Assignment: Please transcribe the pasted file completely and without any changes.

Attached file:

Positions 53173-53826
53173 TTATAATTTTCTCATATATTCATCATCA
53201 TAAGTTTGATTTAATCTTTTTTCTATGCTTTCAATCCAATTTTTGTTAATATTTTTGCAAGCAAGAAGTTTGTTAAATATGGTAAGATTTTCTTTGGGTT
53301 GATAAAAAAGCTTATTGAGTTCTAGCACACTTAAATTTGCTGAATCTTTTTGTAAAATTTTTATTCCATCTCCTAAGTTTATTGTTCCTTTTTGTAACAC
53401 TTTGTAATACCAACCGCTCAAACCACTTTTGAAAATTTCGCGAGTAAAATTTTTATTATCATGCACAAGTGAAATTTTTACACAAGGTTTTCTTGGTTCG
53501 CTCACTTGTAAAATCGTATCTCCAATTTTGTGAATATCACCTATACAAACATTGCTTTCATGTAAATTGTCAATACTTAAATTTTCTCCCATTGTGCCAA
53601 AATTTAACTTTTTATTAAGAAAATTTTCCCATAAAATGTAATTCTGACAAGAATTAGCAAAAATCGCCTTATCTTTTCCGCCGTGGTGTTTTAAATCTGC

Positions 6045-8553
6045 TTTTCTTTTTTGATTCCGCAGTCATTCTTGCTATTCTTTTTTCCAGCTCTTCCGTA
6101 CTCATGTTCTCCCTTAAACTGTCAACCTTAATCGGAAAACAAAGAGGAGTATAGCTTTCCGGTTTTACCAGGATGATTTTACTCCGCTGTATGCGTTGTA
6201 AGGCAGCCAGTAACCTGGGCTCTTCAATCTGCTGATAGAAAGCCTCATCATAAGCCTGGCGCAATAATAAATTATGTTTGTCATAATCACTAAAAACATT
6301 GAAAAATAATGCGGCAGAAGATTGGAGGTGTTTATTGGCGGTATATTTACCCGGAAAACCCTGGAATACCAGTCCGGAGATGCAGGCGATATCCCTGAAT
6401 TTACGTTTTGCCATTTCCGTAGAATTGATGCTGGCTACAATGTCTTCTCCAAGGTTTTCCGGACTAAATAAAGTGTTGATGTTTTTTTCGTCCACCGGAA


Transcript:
Positions 53173-53826
53173 TTATAATTTTCTCATATATTCATCATCA
53201 TAAGTTTGATTTAATCTTTTTTCTATGCTTTCAATCCAATTTTTGTTAATATTTTTGCAAGCAAGAAGTTTGTTAAATATGGTAAGATTTTCTTTGGGTT
53301 GATAAAAAAGCTTATTGAGTTCTAGCACACTTAAATTTGCTGAATCTTTTTGTAAAATTTTTATTCCATCTCCTAAGTTTATTGTTCCTTTTTGTAACAC
53401 TTTGTAATACCAACCGCTCAAACCACTTTTGAAAATTTCGCGAGTAAAATTTTTATTATCATGCACAAGTGAAATTTTTACACAAGGTTTTCTTGGTTCG
53501 CTCACTTGTAAAATCGTATCTCCAATTTTGTGAATATCACCTATACAAACATTGCTTTCATGTAAATTGTCAATACTTAAATTTTCTCCCATTGTGCCAA
53601 AATTTAACTTTTTATTAAGAAAATTTTCCCATAAAATGTAATTCTGACAAGAATTAGCAAAAATCGCCTTATCTTTTCCGCCGTGGTGTTTTAAATCTGC

Positions 6045-8553
6045 TTTTCTTTTTTGATTCCGCAGTCATTCTTGCTATTCTTTTTTCCAGCTCTTCCGTA
6101 CTCATGTTCTCCCTTAAACTGTCAACCTTAATCGGAAAACAAAGAGGAGTATAGCTTTCCGGTTTTACCAGGATGATTTTACTCCGCTGTATGCGTTGTA
6201 AGGCAGCCAGTAACCTGGGCTCTTCAATCTGCTGATAGAAAGCCTCATCATAAGCCTGGCGCAATAATAAATTATGTTTGTCATAATCACTAAAAACATT
6301 GAAAAATAATGCGGCAGAAGATTGGAGGTGTTTATTGGCGGTATATTTACCCGGAAAACCCTGGAATACCAGTCCGGAGATGCAGGCGATATCCCTGAAT
6401 TTACGTTTTGCCATTTCCGTAGAATTGATGCTGGCTACAATGTCTTCTCCAAGGTTTTCCGGACTAAATAAAGTGTTGATGTTTTTTTCGTCCACCGGAA